One bright noon, a little maiden joined me, coming through the wood in a direction at right angles to my path. She came along singing and dancing, happy as a child, though she seemed almost a woman. In her hands — now in one, now in another — she carried a small globe, bright [113/114] and clear as the purest crystal. This seemed at once her plaything and her greatest treasure. At one moment, you would have thought her utterly careless of it, and at another, overwhelmed with anxiety for its safety. But I believe she was taking care of it all the time, perhaps not least when least occupied about it. She stopped by me with a smile, and bade me good day with the sweetest voice. I felt a wonderful liking to the child — for she produced on me more the impression of a child, though my understanding told me differently. We talked a little, and then walked on together in the direction I had been pursuing. I asked her about the globe she carried, but getting no definite answer, I held out my hand to take it. She drew back, and said, but smiling almost invitingly the while, "You must not touch it;" — then, after a moment's pause — "Or if you do, it must be very gently." I touched it with a finger. A slight vibratory motion arose in it, accompanied, or perhaps manifested, by a faint sweet sound. I touched it again, and the sound increased. I touched it the third time: a tiny torrent of harmony rolled out of the little globe. She would not let me touch it any more.
We travelled on together all that day. She left me when twilight came on; but next day, at noon, she met me as before, and again we travelled till evening. The third day she came once more [114/115] at noon, and we walked on together. Now, though we had talked about a great many things connected with Fairy Land, and the life she had led hitherto, I had never been able to learn anything about the globe. This day, however, as we went on, the shadow glided round and inwrapt the maiden. It could not change her. But my desire to know about the globe, which in his gloom began to waver as with an inward light, and to shoot out flashes of many-coloured flame, grew irresistible. I put out both my hands and laid hold of it. It began to sound as before. The sound rapidly increased, till it grew a low tempest of harmony, and the globe trembled, and quivered, and throbbed between my hands. I had not the heart to pull it away from the maiden, though I held it in spite of her attempts to take it from me; yes, I shame to say, in spite of her prayers, and, at last, her tears. The music went on growing in, intensity and complication of tones, and the globe vibrated and heaved; till at last it burst in our hands, and a black vapour broke upwards from out of it; then turned, as if blown sideways, and enveloped the maiden, hiding even the shadow in its blackness. She held fast the fragments, which I abandoned, and fled from me into the forest in the direction whence she had come, wailing like a child, and crying, "You have broken my globe; my globe is broken — my globe is [115/116] broken!" I followed her, in the hope of comforting her; but had not pursued her far, before a sudden cold gust of wind bowed the tree-tops above us, and swept through their stems around us; a great cloud overspread the day, and a fierce tempest came on, in which I lost sight of her. It lies heavy on my heart to this hour. At night, ere I fall asleep, often, whatever I may be thinking about, I suddenly hear her voice, crying out, "You have broken my globe; my globe is broken; ah, my globe!"
Here I will mention one more strange thing; but whether this peculiarity was owing to my shadow at all, I am not able to assure myself. I came to a village, the inhabitants of which could not at first sight be distinguished from the dwellers in our land. They rather avoided than sought my company, though they were very pleasant when I addressed them. But at last I observed, that whenever I came within a certain distance of any one of them, which distance, however, varied with different individuals, the whole appearance of the person began to change; and this change increased in degree as I approached. When I receded to the former distance, the former appearance was restored. The nature of the change was grotesque, following no fixed rule. The nearest resemblance to it that I know, is the distortion produced in your countenance when you look at it as reflected in a [116/117] concave or convex surface — say, either side of a bright spoon. Of this phenomenon I first became aware in rather a ludicrous way. My host's daughter was a very pleasant pretty girl, who made herself more agreeable to me than most of those about me. For some days my companion-shadow had been less obtrusive than usual; and such was the reaction of spirits occasioned by the simple mitigation of torment, that, although I had cause enough besides to be gloomy, I felt light and comparatively happy. My impression is, that she was quite aware of the law of appearances that existed between the people of the place and myself, and had resolved to amuse herself at my expense; for one evening, after some jesting and raillery, she, somehow or other, provoked me to attempt to kiss her. But she was well defended from any assault of the kind. Her countenance became, of a sudden, absurdly hideous; the pretty mouth was elongated and otherwise amplified sufficiently to have allowed of six simultaneous kisses. I started back in bewildered dismay; she burst into the merriest fit of laughter, and ran from the room. I soon found that the same undefinable law of change operated between me and all the other villagers; and that, to feel I was in pleasant company, it was absolutely necessary for me to discover and observe the right focal distance between myself and each one with whom I had to [117/118] do. This done, all went pleasantly enough. Whether, when I happened to neglect this precaution, I presented to them an equally ridiculous appearance, I did not ascertain; but I presume that the alteration was common to the approximating parties. I was likewise unable to determine whether I was a necessary party to the production of this strange transformation, or whether it took place as well, under the given circumstances, between the inhabitants themselves.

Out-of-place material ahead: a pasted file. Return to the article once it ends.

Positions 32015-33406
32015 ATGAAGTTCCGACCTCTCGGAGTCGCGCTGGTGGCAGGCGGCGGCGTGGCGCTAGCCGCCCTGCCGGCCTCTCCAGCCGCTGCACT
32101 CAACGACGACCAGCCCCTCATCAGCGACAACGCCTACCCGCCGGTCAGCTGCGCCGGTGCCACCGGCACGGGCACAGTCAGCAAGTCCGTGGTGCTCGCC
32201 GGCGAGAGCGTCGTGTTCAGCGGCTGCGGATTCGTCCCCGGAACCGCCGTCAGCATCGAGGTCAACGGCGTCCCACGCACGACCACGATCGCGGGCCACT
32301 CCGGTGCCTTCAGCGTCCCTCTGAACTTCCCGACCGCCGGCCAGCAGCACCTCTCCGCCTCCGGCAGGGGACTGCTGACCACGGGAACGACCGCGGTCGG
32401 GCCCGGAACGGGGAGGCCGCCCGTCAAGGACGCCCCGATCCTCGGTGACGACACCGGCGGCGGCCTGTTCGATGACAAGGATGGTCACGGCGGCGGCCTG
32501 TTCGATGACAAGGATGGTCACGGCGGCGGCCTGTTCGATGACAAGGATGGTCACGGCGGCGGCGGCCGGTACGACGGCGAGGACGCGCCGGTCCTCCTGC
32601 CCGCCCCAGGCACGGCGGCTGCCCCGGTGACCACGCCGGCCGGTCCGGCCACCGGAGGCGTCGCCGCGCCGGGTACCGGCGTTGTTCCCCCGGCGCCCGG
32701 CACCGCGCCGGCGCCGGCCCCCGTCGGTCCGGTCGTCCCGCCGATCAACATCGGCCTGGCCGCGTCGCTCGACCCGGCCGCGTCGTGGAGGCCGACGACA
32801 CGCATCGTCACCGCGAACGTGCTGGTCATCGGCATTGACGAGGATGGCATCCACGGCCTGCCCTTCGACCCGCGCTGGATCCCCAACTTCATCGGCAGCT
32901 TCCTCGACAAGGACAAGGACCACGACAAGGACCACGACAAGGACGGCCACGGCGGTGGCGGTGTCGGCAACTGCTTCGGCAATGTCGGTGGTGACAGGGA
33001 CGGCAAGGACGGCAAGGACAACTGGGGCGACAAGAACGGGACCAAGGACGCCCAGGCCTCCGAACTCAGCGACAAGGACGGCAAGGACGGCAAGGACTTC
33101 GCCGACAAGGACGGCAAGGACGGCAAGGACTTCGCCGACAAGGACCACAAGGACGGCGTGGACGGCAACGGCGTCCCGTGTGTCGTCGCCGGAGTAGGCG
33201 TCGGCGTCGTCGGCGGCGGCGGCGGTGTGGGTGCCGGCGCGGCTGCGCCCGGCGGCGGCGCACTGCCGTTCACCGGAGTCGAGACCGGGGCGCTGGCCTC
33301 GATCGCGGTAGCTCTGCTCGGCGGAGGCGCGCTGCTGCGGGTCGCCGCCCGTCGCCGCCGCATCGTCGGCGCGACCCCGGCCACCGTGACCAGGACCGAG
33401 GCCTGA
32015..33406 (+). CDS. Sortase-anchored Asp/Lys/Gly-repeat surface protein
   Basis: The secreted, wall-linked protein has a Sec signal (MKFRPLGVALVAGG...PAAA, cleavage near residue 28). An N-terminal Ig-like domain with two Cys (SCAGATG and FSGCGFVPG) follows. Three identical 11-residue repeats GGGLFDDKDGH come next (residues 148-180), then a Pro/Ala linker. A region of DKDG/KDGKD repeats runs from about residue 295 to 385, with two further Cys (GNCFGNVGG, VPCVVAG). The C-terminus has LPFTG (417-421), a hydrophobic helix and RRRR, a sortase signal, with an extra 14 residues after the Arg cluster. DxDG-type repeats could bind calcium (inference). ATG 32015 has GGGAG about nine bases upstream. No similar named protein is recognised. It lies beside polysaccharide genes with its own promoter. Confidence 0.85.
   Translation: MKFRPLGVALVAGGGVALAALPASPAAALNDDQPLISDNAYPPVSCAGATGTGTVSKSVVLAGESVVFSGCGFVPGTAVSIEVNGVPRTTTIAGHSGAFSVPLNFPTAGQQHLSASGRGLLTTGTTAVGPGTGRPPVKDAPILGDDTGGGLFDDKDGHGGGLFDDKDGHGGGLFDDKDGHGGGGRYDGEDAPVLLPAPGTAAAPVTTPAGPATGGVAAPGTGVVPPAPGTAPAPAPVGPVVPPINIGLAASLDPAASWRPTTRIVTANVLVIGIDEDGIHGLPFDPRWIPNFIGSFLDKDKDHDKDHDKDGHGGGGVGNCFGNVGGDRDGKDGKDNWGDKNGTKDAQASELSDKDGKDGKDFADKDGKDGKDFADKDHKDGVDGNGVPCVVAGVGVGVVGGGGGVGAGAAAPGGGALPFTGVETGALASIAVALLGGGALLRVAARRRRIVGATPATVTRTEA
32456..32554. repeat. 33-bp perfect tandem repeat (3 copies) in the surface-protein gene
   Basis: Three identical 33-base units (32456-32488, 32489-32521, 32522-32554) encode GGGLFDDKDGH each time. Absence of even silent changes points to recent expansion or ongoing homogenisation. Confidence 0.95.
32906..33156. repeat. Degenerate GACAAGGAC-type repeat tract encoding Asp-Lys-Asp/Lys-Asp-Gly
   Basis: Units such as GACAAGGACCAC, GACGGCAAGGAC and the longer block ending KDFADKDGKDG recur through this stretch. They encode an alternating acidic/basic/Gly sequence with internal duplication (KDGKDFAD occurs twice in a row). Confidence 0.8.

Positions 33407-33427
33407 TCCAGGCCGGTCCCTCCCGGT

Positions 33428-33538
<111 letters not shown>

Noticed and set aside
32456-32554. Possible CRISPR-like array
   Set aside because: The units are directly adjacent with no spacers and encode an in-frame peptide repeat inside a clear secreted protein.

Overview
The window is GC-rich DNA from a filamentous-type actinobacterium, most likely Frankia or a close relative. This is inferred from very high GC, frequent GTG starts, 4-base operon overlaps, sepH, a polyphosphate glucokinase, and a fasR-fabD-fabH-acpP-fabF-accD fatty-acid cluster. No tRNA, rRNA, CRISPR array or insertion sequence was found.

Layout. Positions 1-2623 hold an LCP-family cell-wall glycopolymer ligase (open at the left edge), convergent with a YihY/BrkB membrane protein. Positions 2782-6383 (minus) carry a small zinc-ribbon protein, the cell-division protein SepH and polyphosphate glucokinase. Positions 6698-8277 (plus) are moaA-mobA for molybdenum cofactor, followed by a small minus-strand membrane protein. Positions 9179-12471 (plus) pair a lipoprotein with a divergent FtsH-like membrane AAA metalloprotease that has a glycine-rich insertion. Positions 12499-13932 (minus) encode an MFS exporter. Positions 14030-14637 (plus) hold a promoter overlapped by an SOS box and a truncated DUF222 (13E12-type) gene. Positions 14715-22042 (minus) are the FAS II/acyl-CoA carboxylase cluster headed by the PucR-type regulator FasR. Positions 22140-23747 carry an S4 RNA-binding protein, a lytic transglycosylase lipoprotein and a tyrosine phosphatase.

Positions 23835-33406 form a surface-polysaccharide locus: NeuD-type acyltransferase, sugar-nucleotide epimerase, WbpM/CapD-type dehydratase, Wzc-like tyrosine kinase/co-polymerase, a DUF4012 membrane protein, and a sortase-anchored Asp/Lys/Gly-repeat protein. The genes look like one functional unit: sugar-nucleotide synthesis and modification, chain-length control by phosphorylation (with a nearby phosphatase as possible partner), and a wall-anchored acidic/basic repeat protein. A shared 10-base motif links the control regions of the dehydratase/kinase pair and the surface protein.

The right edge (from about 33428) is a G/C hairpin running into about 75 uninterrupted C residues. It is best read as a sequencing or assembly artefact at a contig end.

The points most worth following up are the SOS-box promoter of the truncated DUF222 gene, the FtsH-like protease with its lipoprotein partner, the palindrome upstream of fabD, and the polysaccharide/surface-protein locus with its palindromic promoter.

Last modified 15 October 2002